Bulgaria Web Summit 2017 Recap

Like every year in the last 3–4 years I got very excited when I saw that there will be another edition of Bulgaria Web Summit (I’ll call it BWS from now on). After I saw some of the speakers I got even more excited.

The lineup this year was really top notch.

However let me start from the beginning. This time my plans were a bit off and I missed my opportunity to book a flight at a reasonable price from Varna to Sofia so I had to go on a journey:

It was a 6 hour ride but thanks to the Netflix overlords, that are now letting me download things, it wasn’t that awful. However during the whole time I was preparing myself for the experience. I usually find it difficult to talk to people I don’t know and do the whole networking thing. But this time there were a lot of super friendly people and it was awesome to get to know some of them a little bit. More on this later.

Enough with the boring details of my journey and feelings, let’s move to the conference itself.

Day One

The first day started with registration. The process was really smooth and we received really cool bio degradable badges that as far as I was told contain some sort of seeds that can be planted afterwards.

How cool is that ?!?

I am a bit sad because I usually like to keep my badges after a conference in a collection. But the idea is so good that I don’t mind it at all. And hopefully we’ll have a new office plant.

Then it all started and they did it in style. There was even a musician with a Bulgarian bagpipe:

The organizers and the sponsors did some introductory speeches and then it was time for the first talk.

The talks

First talk for the day was by Aral Balkan about “Cyborg rights” or in other words our rights in the age of Google, Facebook, Twitter and pretty much all companies mining data about us every day. And he is very passionate about it. I don’t agree 100% with everything he said but the energy he projected on stage is something else. Even if you don’t care one bit about where your data goes and how it’s used this guy can make you at least think about it.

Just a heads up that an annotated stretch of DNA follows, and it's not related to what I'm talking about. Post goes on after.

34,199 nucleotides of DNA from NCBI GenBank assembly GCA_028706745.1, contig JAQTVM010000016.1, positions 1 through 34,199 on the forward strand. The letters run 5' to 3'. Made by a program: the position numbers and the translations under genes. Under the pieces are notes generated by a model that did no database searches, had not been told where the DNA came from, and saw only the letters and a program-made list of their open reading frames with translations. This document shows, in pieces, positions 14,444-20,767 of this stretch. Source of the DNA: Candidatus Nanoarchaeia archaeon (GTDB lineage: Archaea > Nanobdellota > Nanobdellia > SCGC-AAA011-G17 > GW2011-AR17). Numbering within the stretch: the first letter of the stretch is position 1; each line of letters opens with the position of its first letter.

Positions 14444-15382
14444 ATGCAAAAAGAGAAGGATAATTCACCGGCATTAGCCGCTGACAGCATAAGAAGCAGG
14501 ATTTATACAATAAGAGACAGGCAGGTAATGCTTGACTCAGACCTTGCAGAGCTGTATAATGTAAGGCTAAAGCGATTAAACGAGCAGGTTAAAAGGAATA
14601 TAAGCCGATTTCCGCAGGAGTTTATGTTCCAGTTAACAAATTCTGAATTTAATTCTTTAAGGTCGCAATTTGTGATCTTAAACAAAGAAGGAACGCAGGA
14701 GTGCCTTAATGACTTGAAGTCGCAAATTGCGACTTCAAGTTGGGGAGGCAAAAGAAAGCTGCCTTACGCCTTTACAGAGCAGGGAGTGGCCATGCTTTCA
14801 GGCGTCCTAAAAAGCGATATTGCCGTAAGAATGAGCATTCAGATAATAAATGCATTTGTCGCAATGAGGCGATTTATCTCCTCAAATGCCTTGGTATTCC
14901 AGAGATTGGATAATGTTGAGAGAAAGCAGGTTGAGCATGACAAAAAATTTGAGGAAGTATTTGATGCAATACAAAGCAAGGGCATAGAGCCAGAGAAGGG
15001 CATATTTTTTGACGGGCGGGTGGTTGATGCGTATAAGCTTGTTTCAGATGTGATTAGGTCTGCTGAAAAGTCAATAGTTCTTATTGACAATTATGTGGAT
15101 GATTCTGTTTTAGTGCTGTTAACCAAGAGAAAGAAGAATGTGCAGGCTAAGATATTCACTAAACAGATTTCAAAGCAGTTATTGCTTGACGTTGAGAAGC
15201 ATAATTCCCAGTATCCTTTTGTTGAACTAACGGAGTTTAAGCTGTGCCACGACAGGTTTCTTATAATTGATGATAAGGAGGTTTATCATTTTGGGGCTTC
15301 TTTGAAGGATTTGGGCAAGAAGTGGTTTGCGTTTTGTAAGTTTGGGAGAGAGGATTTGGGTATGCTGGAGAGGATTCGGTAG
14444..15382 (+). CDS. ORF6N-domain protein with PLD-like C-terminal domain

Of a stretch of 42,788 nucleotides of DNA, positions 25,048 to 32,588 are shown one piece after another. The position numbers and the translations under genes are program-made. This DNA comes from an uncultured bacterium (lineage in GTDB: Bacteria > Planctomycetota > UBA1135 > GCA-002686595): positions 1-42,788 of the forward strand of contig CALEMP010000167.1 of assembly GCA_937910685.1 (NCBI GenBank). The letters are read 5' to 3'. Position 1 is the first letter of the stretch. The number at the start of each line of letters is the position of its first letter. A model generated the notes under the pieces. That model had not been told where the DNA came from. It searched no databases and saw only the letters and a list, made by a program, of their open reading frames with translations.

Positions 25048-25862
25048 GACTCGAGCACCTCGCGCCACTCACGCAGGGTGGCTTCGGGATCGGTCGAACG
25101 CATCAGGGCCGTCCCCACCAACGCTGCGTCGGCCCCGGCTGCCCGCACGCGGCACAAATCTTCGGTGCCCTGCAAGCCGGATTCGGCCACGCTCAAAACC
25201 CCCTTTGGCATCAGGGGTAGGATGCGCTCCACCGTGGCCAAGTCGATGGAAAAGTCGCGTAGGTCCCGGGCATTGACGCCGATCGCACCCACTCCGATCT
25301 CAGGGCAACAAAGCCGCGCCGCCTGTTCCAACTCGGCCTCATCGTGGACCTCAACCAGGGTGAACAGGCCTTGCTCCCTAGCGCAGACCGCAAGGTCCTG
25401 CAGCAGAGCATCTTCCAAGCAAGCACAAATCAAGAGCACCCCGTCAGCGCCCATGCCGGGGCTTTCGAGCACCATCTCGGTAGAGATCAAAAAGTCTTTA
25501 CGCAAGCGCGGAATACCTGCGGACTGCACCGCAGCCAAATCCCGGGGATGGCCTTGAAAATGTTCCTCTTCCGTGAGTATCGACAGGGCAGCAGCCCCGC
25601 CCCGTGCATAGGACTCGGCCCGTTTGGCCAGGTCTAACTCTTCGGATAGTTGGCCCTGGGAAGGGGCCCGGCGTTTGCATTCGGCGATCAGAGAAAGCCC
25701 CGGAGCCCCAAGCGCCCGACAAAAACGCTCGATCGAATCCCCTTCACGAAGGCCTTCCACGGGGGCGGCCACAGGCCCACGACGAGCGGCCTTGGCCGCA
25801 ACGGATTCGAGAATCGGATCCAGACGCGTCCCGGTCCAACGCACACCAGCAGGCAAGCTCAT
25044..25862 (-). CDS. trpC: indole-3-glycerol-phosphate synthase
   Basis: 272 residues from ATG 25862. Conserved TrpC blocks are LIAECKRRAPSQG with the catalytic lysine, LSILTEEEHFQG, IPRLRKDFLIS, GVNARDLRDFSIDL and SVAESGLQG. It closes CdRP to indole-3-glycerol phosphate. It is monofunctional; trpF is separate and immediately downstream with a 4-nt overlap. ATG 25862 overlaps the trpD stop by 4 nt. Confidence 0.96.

Then Harry Roberts stepped on stage and it was a knowledge bomb. So much good stuff. If you ever had to refactor a significantly sized css codebase you know how big of a pain it is, especially to do it properly. He gave some very practical tips and pointed out useful tools to make that task less painful. And all that was covered with examples from his work on some really big projects.

The third talk was given by Matt Stow and was about accessibility. This is an extremely important topic that most of us neglect all too often. Personally, I am very guilty of this. When building applications, accessibility is rarely even a topic of conversation in most of my day to day work. But, I will be checking what the frameworks I use do about it and how I can build better apps this way.

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After lunch we started with a talk about VR on the web by Ada Rose Edwards from Samsung. Apparently VR on the web is a thing and it’s pretty cool. She showed several very cool demos and introduced a few libraries that make it easy to create VR and AR content for the web.

Next up were Borislav Kiprin and Fabio Benedetti. Borislav’s talk was about content and how it’s presented and delivered to the user. To be honest, this is so out of my expertise that I didn’t get most of it. But, I still think that he did a pretty good job. Then unfortunately I got carried away in a conversation and stayed outside for the next session but I heard very good things about it from other people.

And to finish the day we were treated with a very good talk by Lara Hanlon, again design oriented but focusing more on facilitating the process. I think that it can be adapted for any type of team work.


This pretty much wraps up the talks for the day, but a conference experience is so much more than that.

The Party